When it was all over, he smiled at me in a very non-judgemental way (which was good, because I'd thought I'd be clothed, like in shiatsu massage, and I wasn't, and I felt terrible about how out of condition my body is) and he said that I was too "yin" right now, and I needed more "yang." Il vous faut du soleil. Hmm...apparently sunshine is yang, so perhaps I should book a trip to Provence?

Anyway, guess what? I have another appointment in 10 days' time. So maybe 2008 is gonna be a good year after all!

Thursday, January 17, 2008

A Trip to the Left Bank

I had to do some errands on the other side of town last week, and I ended up wandering around La Grande Epicerie, the upscale supermarket inside the lovely Bon Marche department store in the 7th arrondissement (bon marche actually means "cheap" or "good value" - most definitely NOT the case in this instance!). It's a clean, well-lighted place, with such good old-fashioned staples as violet-flavored sugar, rose petal jam, and salt that was harvested under a full moon. There is also a rather extensive (uh, make that expensive) American foods section, displaying the culinary delights that made a nation (obese): Oreos, Swiss Miss, Jiffy-Pop, marshmallow Fluff. I toyed with the idea of buying some buttermilk pancake mix, but at 6 euros a box I decided I could wait until I was back in the land of I-Hop, where I can get all the starchy, gluten-filled things I want for cheap. Then I remembered that I don't really like pancakes, and the only time I've ever made them in fact was once in Paris when I was homesick for American brunch. Funny how living outside your country makes you nostalgic for things you never really liked when you lived there (like American politics).

In the end, I bought some baking soda, which is hard to find in the average French supermarket, and a bottle of good Spanish olive oil, and some dark baking chocolate to use in a non-dairy truffle recipe I've wanted to try for ages. And 20 euros poorer, I made my way back to the Right Bank....

Wednesday, January 16, 2008

Out With the Old, In With the New!

I like to think of myself as a fairly modern person; I mean, while I may not be a techno-geek, I'm still more Lucite than Luddite. And yet here I am, after more than a week on a new laptop, still scared to do the most basic things on it (like blog, hence the unbearable wait for a new posting from me. Sorry!). Of course there are myriad excuses I can call upon to make myself look a little less lame. For instance, I'm changing from a PC to a Mac - and you know how incredibly difficult THAT is. I mean, for goodness' sake, you have to click on the left to close a window! It's like driving in the UK! (I'm amazed that I'm as far along as I am, really).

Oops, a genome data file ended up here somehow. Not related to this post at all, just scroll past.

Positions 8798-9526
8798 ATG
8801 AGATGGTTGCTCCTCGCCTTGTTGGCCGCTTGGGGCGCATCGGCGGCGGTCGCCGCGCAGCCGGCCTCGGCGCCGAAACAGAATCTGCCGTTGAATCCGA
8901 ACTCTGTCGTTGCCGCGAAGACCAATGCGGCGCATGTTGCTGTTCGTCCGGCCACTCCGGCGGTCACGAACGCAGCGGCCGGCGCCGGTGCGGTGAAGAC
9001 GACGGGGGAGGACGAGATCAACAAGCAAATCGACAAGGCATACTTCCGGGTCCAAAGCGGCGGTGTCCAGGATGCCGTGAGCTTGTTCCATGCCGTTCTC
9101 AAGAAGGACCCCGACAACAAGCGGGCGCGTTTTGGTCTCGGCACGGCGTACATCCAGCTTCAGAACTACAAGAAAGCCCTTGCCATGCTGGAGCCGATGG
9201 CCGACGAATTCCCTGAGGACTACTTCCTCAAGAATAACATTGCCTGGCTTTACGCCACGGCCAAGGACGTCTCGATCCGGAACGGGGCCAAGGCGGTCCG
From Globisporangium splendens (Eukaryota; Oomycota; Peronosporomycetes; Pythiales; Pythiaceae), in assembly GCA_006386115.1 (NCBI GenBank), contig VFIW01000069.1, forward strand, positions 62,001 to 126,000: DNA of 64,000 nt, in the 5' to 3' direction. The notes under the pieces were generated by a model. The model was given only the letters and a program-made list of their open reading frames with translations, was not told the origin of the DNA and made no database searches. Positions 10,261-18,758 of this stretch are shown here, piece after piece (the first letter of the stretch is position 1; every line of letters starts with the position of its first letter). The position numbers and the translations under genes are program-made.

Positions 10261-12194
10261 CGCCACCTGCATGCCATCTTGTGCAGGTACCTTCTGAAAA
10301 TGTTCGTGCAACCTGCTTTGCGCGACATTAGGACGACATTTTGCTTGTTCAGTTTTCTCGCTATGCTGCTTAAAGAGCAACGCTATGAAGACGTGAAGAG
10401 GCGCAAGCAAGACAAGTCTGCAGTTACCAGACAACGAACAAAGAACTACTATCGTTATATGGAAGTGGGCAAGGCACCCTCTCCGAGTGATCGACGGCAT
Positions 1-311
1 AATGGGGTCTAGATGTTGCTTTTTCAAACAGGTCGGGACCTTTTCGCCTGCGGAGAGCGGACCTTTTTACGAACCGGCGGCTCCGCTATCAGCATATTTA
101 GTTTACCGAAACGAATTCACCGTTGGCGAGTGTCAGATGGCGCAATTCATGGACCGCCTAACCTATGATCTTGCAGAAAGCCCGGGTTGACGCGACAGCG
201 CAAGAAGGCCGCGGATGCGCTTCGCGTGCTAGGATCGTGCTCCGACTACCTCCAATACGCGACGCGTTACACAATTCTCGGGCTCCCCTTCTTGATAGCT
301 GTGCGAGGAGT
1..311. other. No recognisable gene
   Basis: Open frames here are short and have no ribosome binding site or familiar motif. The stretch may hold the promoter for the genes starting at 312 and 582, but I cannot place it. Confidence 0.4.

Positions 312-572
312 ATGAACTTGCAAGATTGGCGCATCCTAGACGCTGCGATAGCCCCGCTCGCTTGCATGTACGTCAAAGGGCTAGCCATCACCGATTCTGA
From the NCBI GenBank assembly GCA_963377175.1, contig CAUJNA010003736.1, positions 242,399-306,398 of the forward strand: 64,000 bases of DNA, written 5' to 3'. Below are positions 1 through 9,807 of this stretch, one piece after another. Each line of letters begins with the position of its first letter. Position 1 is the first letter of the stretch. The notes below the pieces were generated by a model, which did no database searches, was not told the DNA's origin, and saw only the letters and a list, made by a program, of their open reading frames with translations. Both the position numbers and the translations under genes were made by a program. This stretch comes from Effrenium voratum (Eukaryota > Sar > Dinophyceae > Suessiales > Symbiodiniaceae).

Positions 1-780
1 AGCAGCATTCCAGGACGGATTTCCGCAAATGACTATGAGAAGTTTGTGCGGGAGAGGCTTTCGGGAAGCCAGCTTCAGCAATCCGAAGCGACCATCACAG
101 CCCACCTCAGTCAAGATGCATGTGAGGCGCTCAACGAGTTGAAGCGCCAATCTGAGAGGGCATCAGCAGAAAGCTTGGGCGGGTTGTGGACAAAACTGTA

But seriously, it is different, in all these tiny little ways that don't amount to much on their own, but add up to an overall feeling of, well, difference. Kind of like culture shock. Everything is just a little bit different and a little bit more of a challenge - which can be exciting and distracting but also disturbing and de-motivating (depending on your attitude and stress levels). And when I think of all I "have" to do - rebuild my website, re-organize 6 years' worth of photos - all while learning a new system, I start to feel overwhelmed.

The fact is, I'd much rather be traipsing around discovering some new country than navigating a new computer. It's just not as fun for me to interact with a machine as it is for me to interact with people and places and living things (oh that's a surprise!).

And yet I will soldier on...In the interest of blogging and websites other oh-so-important "things to do"...